The Tale of the Allergist's Wife
The Full Monty
A Class Act
BEST REVIVAL OF A MUSICAL:
Bells Are Ringing
The Rocky Horror Show
BEST PERFORMANCE BY A LEADING ACTOR IN A PLAY:
Richard Easton, The Invention of Love
Brian Stokes Mitchell, King Hedley II
Gary Sinise, One Flew Over the Cuckoo's Nest
Sean Campion, Stones in His Pockets
Conleth Hill, Stones in His Pockets
BEST PERFORMANCE BY A LEADING ACTRESS IN A PLAY :
Mary-Louise Parker, Proof
Linda Lavin, The Tale of the Allergist's Wife
Juliette Binoche, Betrayal
Jean Smart, The Man Who Came to Dinner
Leslie Uggams, King Hedley II
BEST PERFORMANCE BY A LEADING ACTOR IN A MUSICAL :
Nathan Lane, The Producers
Matthew Broderick, The Producers
Tom Hewitt, The Rocky Horror Show
Patrick Wilson, The Full Monty
Kevin Chamberlin, Seussical
BEST PERFORMANCE BY A LEADING ACTRESS IN A MUSICAL:
Randy Graff, A Class Act
Christine Ebersole, 42nd Street
Faith Prince, Bells Are Ringing
Marla Schaffel, Jane Eyre
Blythe Danner, Follies
BEST DIRECTION OF A PLAY :
Daniel Sullivan, Proof
Jack O'Brien, The Invention of Love
Marion McClinton, King Hedley II
Ian McElhinney, Stones in His Pockets
BEST ORIGINAL SCORE:
Mel Brooks, The Producers
Ed Kleban, A Class Act
David Yazbek, The Full Monty
Paul Gordon and John Caird, Jane Eyre
BEST PERFORMANCE BY A FEATURED ACTOR IN A PLAY :
Charles Brown, King Hedley II
Larry Bryggman, Proof
Michael Hayden, Judgment at Nuremberg
Robert Sean Leonard, The Invention of Love
Ben Shenkman, Proof
BEST PERFORMANCE BY A FEATURED ACTRESS IN A PLAY:
Michele Lee, The Tale of the Allergist's Wife
Viola Davis, King Hedley II
Johanna Day, Proof
Penny Fuller, The Dinner Party
Marthe Keller, Judgment at Nuremberg
BEST PERFORMANCE BY A FEATURED ACTOR IN A MUSICAL :
Gary Beach, The Producers
Roger Bart, The Producers
Andre DeShields, The Full Monty
John Ellison Conlee, The Full Monty
Brad Oscar, The Producers
BEST PERFORMANCE BY A FEATURED ACTRESS IN A MUSICAL:
Cady Huffman, The Producers
Polly Bergen, Follies
Kate Levering, 42nd Street
Mary Testa, 42nd Street
Kathleen Freeman, The Full Monty
BEST SCENIC DESIGN :
Bob Crowley, The Invention of Love
Heidi Ettinger, The Adventures of Tom Sawyer
Douglas W. Schmidt, 42nd Street
Robin Wagner, The Producers
Multiple nominations were received by:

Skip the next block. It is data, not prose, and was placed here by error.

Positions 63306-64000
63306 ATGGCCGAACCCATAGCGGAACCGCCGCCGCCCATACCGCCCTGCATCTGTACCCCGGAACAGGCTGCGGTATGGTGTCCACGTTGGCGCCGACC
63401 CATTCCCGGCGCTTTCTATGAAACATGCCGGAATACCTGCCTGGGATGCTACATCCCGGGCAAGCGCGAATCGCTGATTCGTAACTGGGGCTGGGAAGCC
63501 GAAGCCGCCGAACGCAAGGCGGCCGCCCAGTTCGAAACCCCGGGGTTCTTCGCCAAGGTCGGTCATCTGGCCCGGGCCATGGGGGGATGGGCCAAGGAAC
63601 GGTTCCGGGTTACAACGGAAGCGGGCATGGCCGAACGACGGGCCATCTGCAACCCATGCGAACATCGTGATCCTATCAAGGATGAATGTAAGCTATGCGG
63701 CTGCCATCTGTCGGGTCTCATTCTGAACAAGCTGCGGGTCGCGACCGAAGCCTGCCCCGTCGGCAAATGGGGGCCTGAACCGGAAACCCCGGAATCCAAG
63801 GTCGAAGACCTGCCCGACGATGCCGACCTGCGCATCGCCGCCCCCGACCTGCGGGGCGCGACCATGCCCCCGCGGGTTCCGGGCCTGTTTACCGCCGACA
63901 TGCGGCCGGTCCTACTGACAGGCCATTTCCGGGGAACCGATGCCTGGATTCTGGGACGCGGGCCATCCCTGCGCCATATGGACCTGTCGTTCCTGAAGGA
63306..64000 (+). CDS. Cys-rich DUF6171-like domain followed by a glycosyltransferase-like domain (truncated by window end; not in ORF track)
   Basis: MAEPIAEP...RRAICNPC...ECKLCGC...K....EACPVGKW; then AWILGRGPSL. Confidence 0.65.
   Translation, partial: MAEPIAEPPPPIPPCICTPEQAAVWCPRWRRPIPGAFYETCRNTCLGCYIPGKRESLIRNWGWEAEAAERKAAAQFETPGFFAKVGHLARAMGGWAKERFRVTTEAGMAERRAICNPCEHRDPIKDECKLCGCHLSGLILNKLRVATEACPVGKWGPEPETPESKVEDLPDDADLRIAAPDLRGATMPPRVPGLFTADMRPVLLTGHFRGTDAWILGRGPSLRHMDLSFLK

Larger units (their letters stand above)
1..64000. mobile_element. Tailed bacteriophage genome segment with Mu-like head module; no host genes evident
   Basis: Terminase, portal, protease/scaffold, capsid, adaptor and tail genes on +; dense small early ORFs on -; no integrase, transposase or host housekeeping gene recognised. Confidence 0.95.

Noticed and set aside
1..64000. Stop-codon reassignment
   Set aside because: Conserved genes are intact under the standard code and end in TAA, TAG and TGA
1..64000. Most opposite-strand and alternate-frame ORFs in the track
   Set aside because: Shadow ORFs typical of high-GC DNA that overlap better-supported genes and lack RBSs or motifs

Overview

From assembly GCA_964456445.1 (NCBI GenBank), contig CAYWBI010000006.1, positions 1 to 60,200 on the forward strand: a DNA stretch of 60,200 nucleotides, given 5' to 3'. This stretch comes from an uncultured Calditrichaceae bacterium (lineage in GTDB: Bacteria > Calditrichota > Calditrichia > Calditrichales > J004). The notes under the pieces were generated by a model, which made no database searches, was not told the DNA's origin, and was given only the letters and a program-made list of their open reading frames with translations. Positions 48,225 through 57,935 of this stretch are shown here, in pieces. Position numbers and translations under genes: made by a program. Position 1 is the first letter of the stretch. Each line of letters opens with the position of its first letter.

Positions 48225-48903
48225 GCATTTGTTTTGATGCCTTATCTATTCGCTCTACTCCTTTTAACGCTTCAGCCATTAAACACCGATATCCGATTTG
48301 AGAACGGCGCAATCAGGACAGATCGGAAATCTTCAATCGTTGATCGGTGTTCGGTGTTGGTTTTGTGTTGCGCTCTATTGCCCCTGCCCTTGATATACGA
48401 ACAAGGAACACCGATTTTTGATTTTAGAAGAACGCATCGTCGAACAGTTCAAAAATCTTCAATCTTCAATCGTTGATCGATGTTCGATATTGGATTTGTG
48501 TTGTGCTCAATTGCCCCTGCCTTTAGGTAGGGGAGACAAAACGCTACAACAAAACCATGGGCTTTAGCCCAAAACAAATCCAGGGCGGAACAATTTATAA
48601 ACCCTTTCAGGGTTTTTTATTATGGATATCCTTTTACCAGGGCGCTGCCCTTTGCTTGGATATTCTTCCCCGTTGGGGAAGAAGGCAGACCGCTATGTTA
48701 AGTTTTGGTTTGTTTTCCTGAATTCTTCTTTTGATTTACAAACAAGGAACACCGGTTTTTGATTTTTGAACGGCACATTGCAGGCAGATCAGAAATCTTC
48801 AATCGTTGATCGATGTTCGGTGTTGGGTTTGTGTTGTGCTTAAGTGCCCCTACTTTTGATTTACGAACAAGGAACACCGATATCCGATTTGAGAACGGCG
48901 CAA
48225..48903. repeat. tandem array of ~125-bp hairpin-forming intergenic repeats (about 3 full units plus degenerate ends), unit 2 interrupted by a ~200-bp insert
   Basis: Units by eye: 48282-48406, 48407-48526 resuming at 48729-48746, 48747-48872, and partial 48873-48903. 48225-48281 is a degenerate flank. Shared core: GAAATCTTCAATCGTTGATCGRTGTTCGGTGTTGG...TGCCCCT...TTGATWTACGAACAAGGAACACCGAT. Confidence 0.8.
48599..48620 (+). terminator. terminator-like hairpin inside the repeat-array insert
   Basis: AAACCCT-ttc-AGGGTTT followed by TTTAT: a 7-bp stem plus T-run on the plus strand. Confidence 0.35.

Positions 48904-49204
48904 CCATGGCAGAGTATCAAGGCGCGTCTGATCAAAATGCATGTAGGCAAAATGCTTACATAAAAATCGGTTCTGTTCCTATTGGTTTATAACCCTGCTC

The Producers: 15
The Full Monty: 10
42nd Street: 9
King Hedley II: 6
A Class Act: 5
The Invention of Love: 5
Jane Eyre: 5
The Rocky Horror Show: 4
Stones in His Pockets: 3
The Tale of the Allergist's Wife: 3
The Adventures of Tom Sawyer: 2
Bells Are Ringing: 2
Judgment at Nuremberg: 2
One Flew Over the Cuckoo's Nest: 2
In a famous musical number in Bells Are Ringing, Ella the telephone answering service operator shows her boyfriend just how friendly New York subway riders can be. Well, producers of this year's Tony Awards telecast on CBS are apparently hoping for the same level of bonhomie from the Metropolitan Transit Authority, which runs the train system.
According to Army Archerd's May 9 column in Variety, the June 3 television broadcast will open with the cast of the current 42nd Street revival exiting the Ford Center and hopping a 42nd Street subway train (presumably the C or E) up to 50th Street. On the train they'll rendezvous with the casts of The Rocky Horror Show and the aforementioned Bells Are Ringing revival. Assuming there are no sick passengers, MTA slowdowns or trains just-ahead-of-them-to-be moving-shortly, all three casts will exit at 50th and scurry to Radio City Music Hall, where performers from the year's fourth Tony nominee for Best Revival, Follies, will join the gaggle for "a giant tap number to open the show, directed by Glen Weiss."
Variety notes that the subway sequence would be pre-taped, and that Actors' Equity has given permission for performers from all four shows to take part in the same production number (generally, actors are allowed to do excerpts only from the show's they're in.)
Asked about the subway opener, Tony Awards spokesperson Keith Sherman reiterated his recent statements about keeping decisions about the telecast's content under wraps until they were official. He did say that, "We at the Tony Awards have a lot of ideas to open the show, and that [the subway sequence] is certainly among them. But we can't confirm anything yet for the telecast — other than that it'll be a terrific show. We're putting it together right now." A press source for one of the nominated musicals told Playbill On-Line (May 16) the show's content was still in the midst of being formulated and that "everything's changing."